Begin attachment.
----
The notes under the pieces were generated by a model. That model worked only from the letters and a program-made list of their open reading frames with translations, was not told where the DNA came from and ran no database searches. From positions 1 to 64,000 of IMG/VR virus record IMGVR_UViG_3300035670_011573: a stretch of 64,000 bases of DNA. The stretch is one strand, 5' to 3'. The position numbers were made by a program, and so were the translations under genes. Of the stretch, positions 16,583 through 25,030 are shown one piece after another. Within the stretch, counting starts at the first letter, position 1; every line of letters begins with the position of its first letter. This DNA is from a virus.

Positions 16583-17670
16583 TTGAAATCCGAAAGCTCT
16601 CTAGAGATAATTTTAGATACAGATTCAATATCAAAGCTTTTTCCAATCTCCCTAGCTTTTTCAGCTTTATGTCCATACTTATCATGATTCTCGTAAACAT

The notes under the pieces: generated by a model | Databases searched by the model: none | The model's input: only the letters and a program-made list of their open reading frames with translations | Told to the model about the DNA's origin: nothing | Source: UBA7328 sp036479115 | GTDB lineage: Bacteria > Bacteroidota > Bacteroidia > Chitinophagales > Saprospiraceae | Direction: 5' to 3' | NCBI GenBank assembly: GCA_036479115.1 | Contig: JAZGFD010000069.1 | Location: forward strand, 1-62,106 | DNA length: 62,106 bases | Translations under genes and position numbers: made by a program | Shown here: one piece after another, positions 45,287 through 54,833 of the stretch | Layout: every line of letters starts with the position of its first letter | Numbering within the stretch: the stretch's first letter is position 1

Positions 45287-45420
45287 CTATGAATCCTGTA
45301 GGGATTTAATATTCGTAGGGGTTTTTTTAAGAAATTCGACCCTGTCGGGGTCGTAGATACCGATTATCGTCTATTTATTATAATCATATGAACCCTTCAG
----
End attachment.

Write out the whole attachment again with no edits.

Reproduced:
The notes under the pieces were generated by a model. That model worked only from the letters and a program-made list of their open reading frames with translations, was not told where the DNA came from and ran no database searches. From positions 1 to 64,000 of IMG/VR virus record IMGVR_UViG_3300035670_011573: a stretch of 64,000 bases of DNA. The stretch is one strand, 5' to 3'. The position numbers were made by a program, and so were the translations under genes. Of the stretch, positions 16,583 through 25,030 are shown one piece after another. Within the stretch, counting starts at the first letter, position 1; every line of letters begins with the position of its first letter. This DNA is from a virus.

Positions 16583-17670
16583 TTGAAATCCGAAAGCTCT
16601 CTAGAGATAATTTTAGATACAGATTCAATATCAAAGCTTTTTCCAATCTCCCTAGCTTTTTCAGCTTTATGTCCATACTTATCATGATTCTCGTAAACAT

The notes under the pieces: generated by a model | Databases searched by the model: none | The model's input: only the letters and a program-made list of their open reading frames with translations | Told to the model about the DNA's origin: nothing | Source: UBA7328 sp036479115 | GTDB lineage: Bacteria > Bacteroidota > Bacteroidia > Chitinophagales > Saprospiraceae | Direction: 5' to 3' | NCBI GenBank assembly: GCA_036479115.1 | Contig: JAZGFD010000069.1 | Location: forward strand, 1-62,106 | DNA length: 62,106 bases | Translations under genes and position numbers: made by a program | Shown here: one piece after another, positions 45,287 through 54,833 of the stretch | Layout: every line of letters starts with the position of its first letter | Numbering within the stretch: the stretch's first letter is position 1

Positions 45287-45420
45287 CTATGAATCCTGTA
45301 GGGATTTAATATTCGTAGGGGTTTTTTTAAGAAATTCGACCCTGTCGGGGTCGTAGATACCGATTATCGTCTATTTATTATAATCATATGAACCCTTCAG